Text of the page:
Tuesday, 29 September 2020

Ceisteanna (228, 229)

Donnchadh Ó Laoghaire

Ceist:

228. Deputy Donnchadh Ó Laoghaire asked the Minister for Transport the direct supports he plans to put in place for regional and international airports outside Dublin; if he has considered a passenger subsidy, either indirectly by way of airport charges or directly; and the proposals that have been considered. [26580/20]

Amharc ar fhreagra

Donnchadh Ó Laoghaire

Ceist:

229. Deputy Donnchadh Ó Laoghaire asked the Minister for Transport his plans to progress recommendation 6 of the aviation recovery task force report regarding funding for essential capital projects in line with European Commission rules on state supports to airports in such a way as to ensure airports with fewer than 3 million passengers are deemed eligible for capital expenditure support. [26581/20]

Amharc ar fhreagra

Freagraí scríofa (Ceist ar Transport)

I propose to take Questions Nos. 228 and 229 together.

All airports, including those outside of Dublin, are already benefitting from an extensive range of Government measures during this difficult time. These include wage subsidy schemes, grants, low-cost loans, waiver of commercial rates and deferred tax liabilities.

Up to the end of August, the regional airports of Cork, Donegal, Ireland West, Kerry and Shannon Group (including Shannon Airport) had collectively received, or were in the process of applying for horizontal supports to a value of approx €6.5 million.

The smaller of these airports, those that typically handle less than 1 million passengers, are also receiving €6m in Exchequer grants this year from Current and Capital Schemes under the existing Regional Airports Programme.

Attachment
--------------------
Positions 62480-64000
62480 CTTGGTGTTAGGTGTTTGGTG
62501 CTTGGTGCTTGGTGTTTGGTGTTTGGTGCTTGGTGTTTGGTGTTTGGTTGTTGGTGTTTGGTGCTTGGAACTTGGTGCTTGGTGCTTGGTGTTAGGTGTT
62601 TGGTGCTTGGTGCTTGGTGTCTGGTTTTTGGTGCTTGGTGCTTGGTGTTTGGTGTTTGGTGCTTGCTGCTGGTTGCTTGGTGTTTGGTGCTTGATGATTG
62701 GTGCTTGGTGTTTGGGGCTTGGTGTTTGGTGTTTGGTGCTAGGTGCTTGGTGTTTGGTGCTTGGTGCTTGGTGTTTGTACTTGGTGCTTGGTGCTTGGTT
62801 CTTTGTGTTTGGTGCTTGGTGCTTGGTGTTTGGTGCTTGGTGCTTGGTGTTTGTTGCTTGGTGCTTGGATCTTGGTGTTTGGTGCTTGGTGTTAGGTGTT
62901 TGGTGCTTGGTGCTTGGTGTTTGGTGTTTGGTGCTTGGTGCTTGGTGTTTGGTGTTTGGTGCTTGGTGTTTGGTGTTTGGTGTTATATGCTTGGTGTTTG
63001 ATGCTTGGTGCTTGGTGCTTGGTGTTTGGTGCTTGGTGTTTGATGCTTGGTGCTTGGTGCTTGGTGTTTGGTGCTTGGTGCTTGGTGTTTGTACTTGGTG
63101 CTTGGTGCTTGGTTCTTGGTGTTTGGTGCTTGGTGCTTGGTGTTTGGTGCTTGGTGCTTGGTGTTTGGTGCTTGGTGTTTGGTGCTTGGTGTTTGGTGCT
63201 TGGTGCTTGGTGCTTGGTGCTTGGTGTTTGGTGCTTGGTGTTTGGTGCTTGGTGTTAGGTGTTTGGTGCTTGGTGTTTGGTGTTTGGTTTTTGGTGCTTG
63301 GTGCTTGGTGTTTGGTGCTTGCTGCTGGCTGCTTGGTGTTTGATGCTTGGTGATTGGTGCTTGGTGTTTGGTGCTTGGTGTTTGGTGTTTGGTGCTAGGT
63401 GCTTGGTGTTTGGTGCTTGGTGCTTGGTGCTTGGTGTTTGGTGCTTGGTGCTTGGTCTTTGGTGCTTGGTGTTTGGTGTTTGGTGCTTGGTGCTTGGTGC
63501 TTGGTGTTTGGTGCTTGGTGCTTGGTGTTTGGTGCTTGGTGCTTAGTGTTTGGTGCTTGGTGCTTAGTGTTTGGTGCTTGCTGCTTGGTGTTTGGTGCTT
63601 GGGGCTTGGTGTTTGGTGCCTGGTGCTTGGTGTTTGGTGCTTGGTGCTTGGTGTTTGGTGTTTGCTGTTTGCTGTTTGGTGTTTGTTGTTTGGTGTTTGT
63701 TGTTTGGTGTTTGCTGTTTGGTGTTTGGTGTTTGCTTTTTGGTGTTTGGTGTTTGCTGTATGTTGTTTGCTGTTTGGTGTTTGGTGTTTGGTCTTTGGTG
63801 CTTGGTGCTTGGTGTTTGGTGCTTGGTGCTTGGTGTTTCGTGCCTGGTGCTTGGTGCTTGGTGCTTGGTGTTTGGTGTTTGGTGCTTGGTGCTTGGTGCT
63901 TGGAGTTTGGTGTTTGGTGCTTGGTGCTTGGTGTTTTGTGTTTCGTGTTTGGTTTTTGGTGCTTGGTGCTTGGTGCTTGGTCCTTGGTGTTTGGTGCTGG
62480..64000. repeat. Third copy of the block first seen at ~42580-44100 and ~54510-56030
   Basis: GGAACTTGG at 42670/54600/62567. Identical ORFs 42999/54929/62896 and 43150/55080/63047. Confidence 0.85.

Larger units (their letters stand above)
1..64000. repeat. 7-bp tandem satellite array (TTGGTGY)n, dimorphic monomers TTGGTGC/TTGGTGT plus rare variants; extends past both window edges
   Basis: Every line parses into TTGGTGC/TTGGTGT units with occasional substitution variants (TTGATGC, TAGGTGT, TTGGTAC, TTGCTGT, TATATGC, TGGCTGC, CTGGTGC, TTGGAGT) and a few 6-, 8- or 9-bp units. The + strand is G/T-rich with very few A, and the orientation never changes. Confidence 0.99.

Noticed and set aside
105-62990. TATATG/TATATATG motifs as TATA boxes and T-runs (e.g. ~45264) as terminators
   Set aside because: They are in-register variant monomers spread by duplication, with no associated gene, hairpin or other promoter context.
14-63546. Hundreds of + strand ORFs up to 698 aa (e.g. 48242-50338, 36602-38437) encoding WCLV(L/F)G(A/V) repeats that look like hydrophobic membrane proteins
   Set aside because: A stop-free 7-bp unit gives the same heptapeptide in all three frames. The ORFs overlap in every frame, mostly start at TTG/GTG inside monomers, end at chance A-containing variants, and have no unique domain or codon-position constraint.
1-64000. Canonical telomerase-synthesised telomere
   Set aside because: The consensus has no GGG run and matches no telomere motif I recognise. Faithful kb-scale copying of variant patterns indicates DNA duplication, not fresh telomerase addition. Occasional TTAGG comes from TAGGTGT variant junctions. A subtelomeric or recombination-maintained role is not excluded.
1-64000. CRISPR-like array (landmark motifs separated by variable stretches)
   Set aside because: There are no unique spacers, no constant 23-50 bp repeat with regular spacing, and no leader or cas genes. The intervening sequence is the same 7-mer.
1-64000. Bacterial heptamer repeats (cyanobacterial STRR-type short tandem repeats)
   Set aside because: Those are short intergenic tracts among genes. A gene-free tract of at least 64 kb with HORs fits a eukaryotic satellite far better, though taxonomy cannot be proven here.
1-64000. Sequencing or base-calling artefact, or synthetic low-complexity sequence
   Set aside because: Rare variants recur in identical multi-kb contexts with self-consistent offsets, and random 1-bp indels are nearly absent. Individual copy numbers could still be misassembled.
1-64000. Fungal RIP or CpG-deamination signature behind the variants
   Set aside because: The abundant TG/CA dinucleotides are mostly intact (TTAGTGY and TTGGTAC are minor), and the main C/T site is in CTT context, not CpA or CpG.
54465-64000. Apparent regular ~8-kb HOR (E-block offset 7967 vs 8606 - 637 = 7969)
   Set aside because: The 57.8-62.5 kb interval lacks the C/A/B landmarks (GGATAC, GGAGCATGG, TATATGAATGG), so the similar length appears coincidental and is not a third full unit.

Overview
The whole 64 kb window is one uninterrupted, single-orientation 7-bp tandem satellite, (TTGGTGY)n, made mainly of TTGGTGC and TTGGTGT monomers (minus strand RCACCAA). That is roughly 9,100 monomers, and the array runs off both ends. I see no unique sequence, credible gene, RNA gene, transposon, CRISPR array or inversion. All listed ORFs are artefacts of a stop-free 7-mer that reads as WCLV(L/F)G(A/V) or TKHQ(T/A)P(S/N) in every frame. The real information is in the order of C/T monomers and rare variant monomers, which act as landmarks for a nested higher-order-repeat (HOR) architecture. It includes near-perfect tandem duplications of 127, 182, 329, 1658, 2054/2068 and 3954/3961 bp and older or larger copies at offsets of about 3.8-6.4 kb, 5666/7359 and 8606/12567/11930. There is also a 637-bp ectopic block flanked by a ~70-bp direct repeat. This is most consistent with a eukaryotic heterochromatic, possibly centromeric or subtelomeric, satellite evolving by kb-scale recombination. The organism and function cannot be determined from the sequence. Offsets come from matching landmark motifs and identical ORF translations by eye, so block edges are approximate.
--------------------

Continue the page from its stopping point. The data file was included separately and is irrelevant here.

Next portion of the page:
In addition to the grant aid, regional connectivity continues to be subsidised through Government funded PSO air services between Dublin and the airports of Donegal and Kerry. Over €7m is being provided to support this service in 2020.

A new Regional Airports Programme for a five year period starting in 2021 is also being finalised. This will help eligible airports remain viable as they begin to plan for recovery and transition away from the devastation of Covid.

Prior to Covid-19, the State-owned airports of Shannon and Cork had more than 1 million passengers. As a result, and because of their commercial status, these airports were never part of the Regional Airports Programme.

While State aid rules do not preclude these airports from receiving capital funding, it has been a matter of national policy to target limited supports at our smallest airports – those that would ordinarily struggle, because of their size, to finance projects/activities that would ensure ongoing compliance with safety and security obligations.

Notwithstanding this, as a result of Covid, an emergency Exchequer contribution of €6.1million was approved for a Hold Baggage Screening project at Shannon Airport in June this year.

In relation to any future support mechanisms for the aviation sector, my Department will continue to work closely with aviation stakeholders and continue to review options in the context of the Government’s plans for international travel, having regard to the recommendations of the Aviation Taskforce.

I cannot give specific commitments at this time because any further supports that may be considered will be part of the ongoing Budget deliberations, and there are many competing demands on the Exchequer. However, I can assure the Deputy that the importance of these airports to the regions is well understood by Government.